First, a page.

Slide 24: The Bureau of Labor Statistics predicts that by 2015, Millenials will overtake the majority representation (51%+) of the workforce, and will account for 75% of the workforce by 2030. We have a great opportunity to work with these individuals, who seek guidance from managers, executives, and other top level talent in order to grow their skills.
Slide 25: So what does this group seek in mentorships? Ultimately, millennials want help navigating their career path; they seek guidance through feedback, and sponsorship for formal development programs. This younger generation also places high value on a flexible schedule that provides a work/life balance.
Slide 26: Also, when you mentor a young millennial, look to give them give on‐demand feedback. Let them know how they can improve and be better right away.
Slide 27: Not surprisingly, today’s young professionals often use text and instant messaging as a primary means of communication at work, and presents an opportunity to deliver what’s called nano‐ feedback. One thing you can do is send a text message at the end of the day to congratulate a mentee on a job well done.
Slide 28: Texts act as quick notes that provide encouragement when a day may have been particularly challenging or rough. When giving feedback, I personally like to send a photo of my notes that I took during a meeting – I snap a quick picture and send it as a photo message – I can get back to them quickly and it doesn’t interrupt my mentee’s flow of work. You can also give them the classic short, hand‐ written note. Do what works for the both of you. No matter what approach you decide to take, it’s easy to do deliver these small doses of feedback, words of wisdom, a bit of motivation, or just to say “good job today.” As a mentor, this small but significant detail shows your mentee that you continue to believe in their progression, while adding a personal touch.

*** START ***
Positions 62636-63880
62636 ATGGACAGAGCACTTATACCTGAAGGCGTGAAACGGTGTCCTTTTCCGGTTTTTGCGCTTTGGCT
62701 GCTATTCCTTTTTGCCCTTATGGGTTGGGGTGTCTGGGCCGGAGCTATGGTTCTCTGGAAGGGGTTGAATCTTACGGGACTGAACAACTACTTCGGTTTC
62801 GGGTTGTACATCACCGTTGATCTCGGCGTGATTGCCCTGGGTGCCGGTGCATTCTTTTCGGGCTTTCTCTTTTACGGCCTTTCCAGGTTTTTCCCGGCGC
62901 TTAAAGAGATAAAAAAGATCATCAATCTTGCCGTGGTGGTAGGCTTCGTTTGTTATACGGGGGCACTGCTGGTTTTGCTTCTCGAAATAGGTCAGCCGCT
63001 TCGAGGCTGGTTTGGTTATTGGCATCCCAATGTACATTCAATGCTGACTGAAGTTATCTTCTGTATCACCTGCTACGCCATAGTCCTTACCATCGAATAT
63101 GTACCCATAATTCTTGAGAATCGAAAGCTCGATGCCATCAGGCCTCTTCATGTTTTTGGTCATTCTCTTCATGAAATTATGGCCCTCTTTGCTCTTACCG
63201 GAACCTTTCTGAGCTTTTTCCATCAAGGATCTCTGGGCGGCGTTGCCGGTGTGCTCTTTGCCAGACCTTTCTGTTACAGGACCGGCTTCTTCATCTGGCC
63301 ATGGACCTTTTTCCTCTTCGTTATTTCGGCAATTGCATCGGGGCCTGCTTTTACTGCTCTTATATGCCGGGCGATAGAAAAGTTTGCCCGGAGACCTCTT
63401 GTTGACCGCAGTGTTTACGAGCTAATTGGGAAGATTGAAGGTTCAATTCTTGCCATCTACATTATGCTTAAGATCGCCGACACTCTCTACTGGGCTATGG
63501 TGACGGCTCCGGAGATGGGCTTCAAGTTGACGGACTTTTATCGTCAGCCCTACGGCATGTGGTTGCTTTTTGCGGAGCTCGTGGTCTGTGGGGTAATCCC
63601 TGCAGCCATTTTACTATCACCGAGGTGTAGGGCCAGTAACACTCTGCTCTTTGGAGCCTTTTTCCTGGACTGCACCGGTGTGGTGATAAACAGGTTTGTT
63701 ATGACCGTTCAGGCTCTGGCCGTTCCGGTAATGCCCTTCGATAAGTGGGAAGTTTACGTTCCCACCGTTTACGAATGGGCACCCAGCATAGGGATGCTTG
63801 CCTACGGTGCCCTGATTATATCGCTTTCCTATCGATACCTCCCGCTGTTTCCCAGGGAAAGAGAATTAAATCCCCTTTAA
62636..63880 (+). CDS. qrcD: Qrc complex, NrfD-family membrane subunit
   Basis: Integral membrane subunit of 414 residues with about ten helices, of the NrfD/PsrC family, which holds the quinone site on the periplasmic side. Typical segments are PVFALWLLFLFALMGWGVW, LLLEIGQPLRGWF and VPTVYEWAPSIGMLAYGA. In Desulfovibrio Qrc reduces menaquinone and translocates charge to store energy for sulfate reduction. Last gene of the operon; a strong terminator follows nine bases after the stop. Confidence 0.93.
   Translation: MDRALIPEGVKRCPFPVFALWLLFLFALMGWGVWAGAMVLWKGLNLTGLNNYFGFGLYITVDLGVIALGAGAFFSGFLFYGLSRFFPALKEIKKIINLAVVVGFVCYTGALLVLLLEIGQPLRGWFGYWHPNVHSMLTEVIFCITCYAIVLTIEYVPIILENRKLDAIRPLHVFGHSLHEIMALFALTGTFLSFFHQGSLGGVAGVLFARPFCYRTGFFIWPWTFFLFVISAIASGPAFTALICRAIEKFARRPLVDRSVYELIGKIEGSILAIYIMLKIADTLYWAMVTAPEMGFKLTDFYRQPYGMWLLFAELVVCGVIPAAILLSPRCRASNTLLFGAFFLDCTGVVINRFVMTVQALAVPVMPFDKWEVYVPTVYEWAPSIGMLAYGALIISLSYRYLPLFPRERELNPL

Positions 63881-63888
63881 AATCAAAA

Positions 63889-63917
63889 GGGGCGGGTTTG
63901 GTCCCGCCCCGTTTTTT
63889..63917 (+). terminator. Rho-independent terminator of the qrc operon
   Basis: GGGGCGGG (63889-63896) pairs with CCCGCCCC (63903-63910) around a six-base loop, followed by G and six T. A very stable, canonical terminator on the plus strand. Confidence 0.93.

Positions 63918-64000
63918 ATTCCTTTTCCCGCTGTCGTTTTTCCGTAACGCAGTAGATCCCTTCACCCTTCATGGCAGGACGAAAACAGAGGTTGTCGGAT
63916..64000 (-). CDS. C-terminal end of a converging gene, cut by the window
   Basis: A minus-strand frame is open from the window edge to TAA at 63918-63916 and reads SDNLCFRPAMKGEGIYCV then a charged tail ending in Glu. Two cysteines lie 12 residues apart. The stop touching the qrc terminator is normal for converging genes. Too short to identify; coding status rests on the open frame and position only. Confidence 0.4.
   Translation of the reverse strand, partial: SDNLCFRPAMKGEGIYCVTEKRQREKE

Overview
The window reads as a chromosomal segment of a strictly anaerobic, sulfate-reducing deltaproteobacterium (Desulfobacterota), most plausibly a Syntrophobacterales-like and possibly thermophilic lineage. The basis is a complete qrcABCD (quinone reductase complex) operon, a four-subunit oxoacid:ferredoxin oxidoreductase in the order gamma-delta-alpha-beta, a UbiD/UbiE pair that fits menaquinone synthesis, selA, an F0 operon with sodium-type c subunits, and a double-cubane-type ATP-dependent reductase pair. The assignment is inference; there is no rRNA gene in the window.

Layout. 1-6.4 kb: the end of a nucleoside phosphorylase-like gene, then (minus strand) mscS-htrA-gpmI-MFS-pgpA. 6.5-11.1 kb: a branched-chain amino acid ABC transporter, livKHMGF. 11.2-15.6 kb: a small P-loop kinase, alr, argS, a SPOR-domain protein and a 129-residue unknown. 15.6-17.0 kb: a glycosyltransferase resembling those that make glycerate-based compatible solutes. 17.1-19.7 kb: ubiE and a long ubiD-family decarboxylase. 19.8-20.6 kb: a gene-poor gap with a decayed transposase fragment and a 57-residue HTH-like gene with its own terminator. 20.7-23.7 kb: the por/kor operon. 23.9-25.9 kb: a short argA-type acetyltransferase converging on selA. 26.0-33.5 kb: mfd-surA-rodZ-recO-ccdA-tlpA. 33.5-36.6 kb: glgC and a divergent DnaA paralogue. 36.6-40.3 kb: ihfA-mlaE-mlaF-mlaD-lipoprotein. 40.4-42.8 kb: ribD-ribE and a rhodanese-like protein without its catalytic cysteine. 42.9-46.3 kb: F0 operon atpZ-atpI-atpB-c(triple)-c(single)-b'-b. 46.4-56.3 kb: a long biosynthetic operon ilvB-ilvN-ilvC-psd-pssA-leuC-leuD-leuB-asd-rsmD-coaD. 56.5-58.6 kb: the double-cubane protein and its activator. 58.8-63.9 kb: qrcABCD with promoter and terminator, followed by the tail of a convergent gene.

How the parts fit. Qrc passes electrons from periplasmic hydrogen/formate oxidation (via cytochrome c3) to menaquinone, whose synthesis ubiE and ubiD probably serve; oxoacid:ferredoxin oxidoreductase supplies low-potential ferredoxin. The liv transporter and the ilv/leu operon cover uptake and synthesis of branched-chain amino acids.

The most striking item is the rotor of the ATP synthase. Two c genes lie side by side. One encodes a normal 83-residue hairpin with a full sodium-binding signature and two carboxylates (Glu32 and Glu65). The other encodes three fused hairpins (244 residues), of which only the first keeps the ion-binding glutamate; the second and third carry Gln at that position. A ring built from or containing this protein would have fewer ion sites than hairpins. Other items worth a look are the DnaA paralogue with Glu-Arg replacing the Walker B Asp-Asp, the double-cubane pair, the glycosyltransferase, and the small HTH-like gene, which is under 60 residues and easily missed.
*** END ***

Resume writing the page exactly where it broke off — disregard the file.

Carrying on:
Slide 29: Above all, the best way to communicate with your mentor or mentee is to talk to them in‐person! Nano‐feedback doesn’t replace live, ongoing dialogue. For those in current mentorships, see if you can increase your in‐person interaction with your mentee. Just two hours a day during a typical work year equates to roughly 522 hours of mentoring. Think of what you can teach or learn during that time!
Slide 30: Sometimes, mentors have a special kind of mentee, called a protégé. I want to tell you the story of my protégé.
Slide 31: This is Marissa Dean. She’s one of the smartest people I’ve had the opportunity to mentor and work with. We’ve chosen to enter in a mentorship to provide her with opportunities to become a leader among her team and among others within the agency. We have an established mutual trust that allows us to work collaboratively yet operate with great freedom. She proactively asks for feedback in order to improve, and is intrinsically motivated to find ways to increase her creativity on the job.